The election represented the repudiation of Trump by a majority of Americans who had never voted for him in the first place; in 2016, he lost to Hillary Clinton by nearly 3 million votes. He has lost to Biden by more than 4 million votes. However, the election of Trump in 2016 and the nail-biting finish in 2020 showed the inherent flaws of American democracy.

The Biden victory

The election also represented a resounding affirmation of the Biden-Harris ticket. Six dynamics propelled Biden to victory. First, he captured the mood of the country by campaigning for the “soul of America”. He sold himself as the sober and descent pragmatist who would bring back civility and compromise, pursue national unity and public service and rescue the country from the abyss of political partisanship and Trump’s swamp of personal avarice and corruption and moral nihilism. He successfully made the election a referendum on Trump.

Second, like Obama before him, Biden’s was a crisis candidacy, forged in the burning inferno of the worst health and economic crisis in a century that the Trump presidency squandered through staggering ineptitude. Biden seized the moment as he exuded empathy and competence steeled by personal tragedy and a long political career. He believed in science, facts, collective action and government capability and intervention as part of the solution, not the enemy of the Republican imagination, to resolving crises and promoting national wellbeing. Unlike Hillary Clinton, after the bruising campaign, he managed to unite the party behind him including the restive left. He also revived the Obama coalition.

Third, Biden made an inspiring choice for running mate, Senator Kamala Harris. As a Black and Asian woman, Harris carried the historic weight of struggles against racism and white supremacy and women’s marginalisation in a charged moment of unprecedented national and global protests under the banner of the Black Lives Matter Movement following the murder of George Floyd. At the same time, Trump’s misogyny had revitalised the American women’s movement. As a daughter of immigrant parents from India and Jamaica, Harris recreated Obama’s multiracial and migrant appeal and attracted the new African and Asian diasporas at a time of draconian anti-immigration rhetoric and policies.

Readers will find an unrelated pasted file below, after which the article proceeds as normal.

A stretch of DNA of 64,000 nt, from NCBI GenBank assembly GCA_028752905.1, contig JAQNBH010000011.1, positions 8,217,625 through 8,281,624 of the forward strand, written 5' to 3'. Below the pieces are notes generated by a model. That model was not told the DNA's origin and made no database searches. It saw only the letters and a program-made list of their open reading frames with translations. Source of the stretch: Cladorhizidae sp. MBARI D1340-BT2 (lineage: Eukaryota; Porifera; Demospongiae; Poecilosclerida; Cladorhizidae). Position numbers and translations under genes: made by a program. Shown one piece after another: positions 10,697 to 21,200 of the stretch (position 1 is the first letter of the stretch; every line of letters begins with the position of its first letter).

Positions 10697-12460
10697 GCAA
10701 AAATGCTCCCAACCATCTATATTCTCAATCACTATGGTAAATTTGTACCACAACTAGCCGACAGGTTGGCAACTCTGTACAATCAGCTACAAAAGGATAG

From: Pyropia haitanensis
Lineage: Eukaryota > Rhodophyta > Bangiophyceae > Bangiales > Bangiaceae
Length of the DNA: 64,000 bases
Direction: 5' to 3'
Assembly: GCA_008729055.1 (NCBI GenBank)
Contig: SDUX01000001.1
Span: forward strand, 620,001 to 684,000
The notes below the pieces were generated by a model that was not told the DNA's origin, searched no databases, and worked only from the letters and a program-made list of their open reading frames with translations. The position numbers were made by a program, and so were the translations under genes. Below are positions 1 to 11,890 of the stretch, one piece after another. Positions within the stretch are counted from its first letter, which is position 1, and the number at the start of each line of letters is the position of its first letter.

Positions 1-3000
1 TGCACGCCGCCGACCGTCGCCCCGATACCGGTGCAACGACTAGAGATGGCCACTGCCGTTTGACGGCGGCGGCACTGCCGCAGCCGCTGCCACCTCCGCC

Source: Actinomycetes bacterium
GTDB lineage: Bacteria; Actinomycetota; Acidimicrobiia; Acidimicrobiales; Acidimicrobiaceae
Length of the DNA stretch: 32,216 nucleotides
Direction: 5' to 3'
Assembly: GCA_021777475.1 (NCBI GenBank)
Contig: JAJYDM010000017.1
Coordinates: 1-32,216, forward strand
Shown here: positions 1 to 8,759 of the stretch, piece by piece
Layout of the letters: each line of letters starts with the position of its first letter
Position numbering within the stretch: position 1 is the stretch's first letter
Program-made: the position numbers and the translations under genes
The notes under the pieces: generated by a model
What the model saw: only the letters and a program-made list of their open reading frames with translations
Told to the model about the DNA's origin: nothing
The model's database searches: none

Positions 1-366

As a graduate of Howard University, she affirmed the intellectual prowess and transformative power of HBCUs and mobilised the black middle class produced by HBCUs. The stature of her sorority, Alpha Kappa Alpha soared “and people began to understand precisely what a Black sisterhood is — the strength and support of those bonds. These women, 300,000 strong, organised for the Biden-Harris ticket. And their wondrous blend of accomplishment and poise was writ large”. Harris has become the first woman, first black woman, and first woman of colour to ascend to the highest political office in American history, a monumental achievement that has electrified women across the country.

Fourth, Biden’s campaign skilfully reinstated the blue wall around the battleground states of Pennsylvania, Michigan and Wisconsin and looked poised to flip the red and rapidly diversifying states of Arizona and Georgia. He was saved by the cities without alienating the suburbs by his reassuring balancing appeals to the anxieties and aspirations of African Americans and other minorities, as well as white workers and white women, who gravitated to him in larger numbers than Hillary Clinton. Particularly challenging was how to address issues of police brutality, law and order and racial equality and justice.